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Pharmacology of Drugs Affecting Gastrointestinal Function

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Title: Pharmacology of Drugs Affecting Gastrointestinal Function


1
Gastrointestinal Drugs
0
Patrick T. Ronaldson, Ph.D. Department of Medical
Pharmacology pronald_at_email.arizona.edu
2
Topics for Discussion
0
  • Drugs for Acid-Peptic Disorders
  • Eradication of Helicobacter pylori
    (Antibiotic/Inhibition of Acid)
  • Proton Pump Inhibitors (Omeprazole)
  • Histamine (H2) Receptor Antagonists (Cimetidine,
    Ranitidine)
  • Anticholinergics
  • Prostaglandins (Misoprostol)
  • Antacids
  • Mucoprotective Drugs (Sucralfate)
  • Drugs for Motility Disorders
  • Prokinetics (Metoclopramide)
  • Laxatives (Bran)
  • Antidiarrheals (Opioids)

3
What is GERD?
0
  • Gastroesophageal Reflux Disease (GERD)
  • GERD is when acid and pepsin from the stomach
    flows backward up into the esophagus often called
    heartburn

Approximately 10-20 of Americans experience
GERD symptoms every day. - One of the most
common medical conditions. - Source
El-Serag (2007). Clin Gastroent Hepatol. 5
17-26.
4
(No Transcript)
5
What Causes GERD?
0
  • 1) Overproduction of acid/pepsin
  • 2) Over relaxation of the Lower Esophageal
    Sphincter (LES)

Complications if not treated - severe chest
pains, bleeding or a pre-malignant change in the
lining of the esophagus called Barretts
esophagus can result in adenocarcinoma
6
Barretts Esophagus
  • Demarcated by histological changes in cells
    lining the esophagus.
  • Occurs in 10 of GERD patients.
  • Incidence is 1 in the general population.
  • Associated with adenocarcinoma of the esophagus.

Lower esophagus lined by red-coloured tissue, not
the usual white-pink colour.
Cameron. 2002. Diseases of the esophagus. 15
106-108.
7
What is Peptic Ulcer Disease
0
  • Definition of Peptic Ulcer
  • A benign lesion of gastric or duodenal mucosa
    occurring at a site where the mucosal epithelium
    is exposed to acid and pepsin

1) Excess acid production 2) Intrinsic defect
in the mucosal defense barrier
8
Peptic Ulcer Disease
0
25 million Americans suffer from peptic ulcer
disease Each year there are 500,000 to 850,000
new cases More than one million ulcer-related
hospitalizations. Average size ¼ and ½ inch in
diameter U.S. - duodenal ulcers are three times
more common than gastric ulcers.
9
A Gastric Peptic Ulcer
0
10
Who Gets Peptic Ulcers
0
  • Peptic Ulcer Disease Affects All Age Groups
  • Can occur in children, although rare
  • Duodenal ulcers tends to occur first at around
    the age 25 and continue until the age of 75
  • Gastric ulcers peak in people between the ages of
    55 and 65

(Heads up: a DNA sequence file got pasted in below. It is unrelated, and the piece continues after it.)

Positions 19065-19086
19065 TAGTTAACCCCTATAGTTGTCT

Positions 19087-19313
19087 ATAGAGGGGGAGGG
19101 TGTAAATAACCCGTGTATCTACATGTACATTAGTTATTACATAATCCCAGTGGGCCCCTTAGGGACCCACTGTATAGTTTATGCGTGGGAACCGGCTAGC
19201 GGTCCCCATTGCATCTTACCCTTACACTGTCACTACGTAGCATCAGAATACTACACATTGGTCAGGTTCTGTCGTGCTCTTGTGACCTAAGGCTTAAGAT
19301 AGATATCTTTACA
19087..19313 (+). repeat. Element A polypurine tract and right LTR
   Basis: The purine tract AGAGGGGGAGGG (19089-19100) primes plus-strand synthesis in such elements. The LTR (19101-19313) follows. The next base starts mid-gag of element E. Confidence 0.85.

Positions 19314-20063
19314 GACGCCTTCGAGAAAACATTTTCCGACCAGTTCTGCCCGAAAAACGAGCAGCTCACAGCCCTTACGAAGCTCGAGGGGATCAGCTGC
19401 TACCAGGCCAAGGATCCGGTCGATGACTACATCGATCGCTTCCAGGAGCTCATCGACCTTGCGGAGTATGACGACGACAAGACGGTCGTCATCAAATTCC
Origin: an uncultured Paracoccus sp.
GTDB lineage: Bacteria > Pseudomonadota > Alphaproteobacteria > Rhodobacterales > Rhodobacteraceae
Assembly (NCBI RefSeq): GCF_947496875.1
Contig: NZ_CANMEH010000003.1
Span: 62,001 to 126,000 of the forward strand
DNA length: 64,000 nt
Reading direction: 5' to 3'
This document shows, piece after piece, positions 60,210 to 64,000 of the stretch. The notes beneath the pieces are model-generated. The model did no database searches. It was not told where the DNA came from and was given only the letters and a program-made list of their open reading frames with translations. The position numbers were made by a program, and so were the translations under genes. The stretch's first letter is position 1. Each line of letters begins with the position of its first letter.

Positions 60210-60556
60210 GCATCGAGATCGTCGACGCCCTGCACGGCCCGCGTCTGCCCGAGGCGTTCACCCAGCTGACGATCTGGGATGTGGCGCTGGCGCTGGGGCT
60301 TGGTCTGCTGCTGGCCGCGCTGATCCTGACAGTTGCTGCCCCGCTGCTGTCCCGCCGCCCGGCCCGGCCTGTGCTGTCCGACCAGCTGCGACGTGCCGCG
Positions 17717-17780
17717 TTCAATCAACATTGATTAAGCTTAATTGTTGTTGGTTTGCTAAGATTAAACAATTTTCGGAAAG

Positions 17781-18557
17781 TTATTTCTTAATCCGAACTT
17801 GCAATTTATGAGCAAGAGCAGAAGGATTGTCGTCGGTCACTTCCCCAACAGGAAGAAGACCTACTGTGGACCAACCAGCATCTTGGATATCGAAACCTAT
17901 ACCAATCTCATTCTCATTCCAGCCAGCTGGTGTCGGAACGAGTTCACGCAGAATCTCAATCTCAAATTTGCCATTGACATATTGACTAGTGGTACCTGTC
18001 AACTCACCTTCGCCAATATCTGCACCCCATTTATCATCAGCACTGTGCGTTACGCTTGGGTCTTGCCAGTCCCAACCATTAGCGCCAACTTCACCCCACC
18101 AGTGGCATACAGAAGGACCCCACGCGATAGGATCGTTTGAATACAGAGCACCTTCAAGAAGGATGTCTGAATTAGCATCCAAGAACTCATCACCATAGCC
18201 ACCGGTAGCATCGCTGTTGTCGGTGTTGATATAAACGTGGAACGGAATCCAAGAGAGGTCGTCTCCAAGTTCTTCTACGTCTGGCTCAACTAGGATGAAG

• Men Have Twice The Risk as Women Do
  • Genetic Factors
  • High levels of acid production, weakness in
    mucosal layer, abnormal nonprotective mucus
    production
  • Increase Acid Production and/or Decrease in
    Bicarbonate and PG Production
  • Caffeine, Cigarettes, Alcohol, Fruit Juices,
    Stress

11
What Causes Peptic Ulcer Disease
  • Helicobacter Pylori (H. pylori)
  • Most ulcers are the result of infection with H.
    pylori
  • Not all of those infected with H. pylori develop
    ulcers
  • H. pylori MAY result in a weakening of the
    mucosal defense systems, allowing for development
    of ulcer subsequent to acid/pepsin aggression

12
What Causes Peptic Ulcer Disease
  • NSAIDs
  • Long term use of nonsteroidal anti-inflammatory
    drugs. NSAIDs block COX enzymes and decrease
    prostaglandins (PGs).
  • Gastrinoma (Zollinger-Ellison Syndrome)
  • Tumors of the duodenum or pancreas and secrete
    abnormally high amounts of gastrin which
    stimulates gastric acid.
  • Stress ulcers
  • Result of physical trauma (i.e., burn
    patients).

13
Pathophysiological Processes Involved in Duodenal
and Gastric Ulcers
14
Helicobacter pylori
Spiral shaped, flagellated, Gram negative
bacterium
15
Barry Marshall, M.D.
16
Helicobacter pylori on gastric mucus-secreting
epithelial cells
17
H. pylori Adapted to an Acidic Environment
  • Primarily colonizes in the antrum of the stomach
  • Resides mainly within the gastric mucus
  • Has a high activity of the enzyme urease which
    enables it to colonize in the stomach.

18
Role of H. pylori in Peptic Ulcer Disease
  • Transmission
  • Thought to be spread by fecal-oral route
  • Possible ?oral-oral transmission?
  • Infection thought to occur between parents and
    young children
  • Additional Notes
  • Correlated with socioeconomic status
  • Almost universal infection in developing
    countries
  • Most of those infected are asymptomatic.

19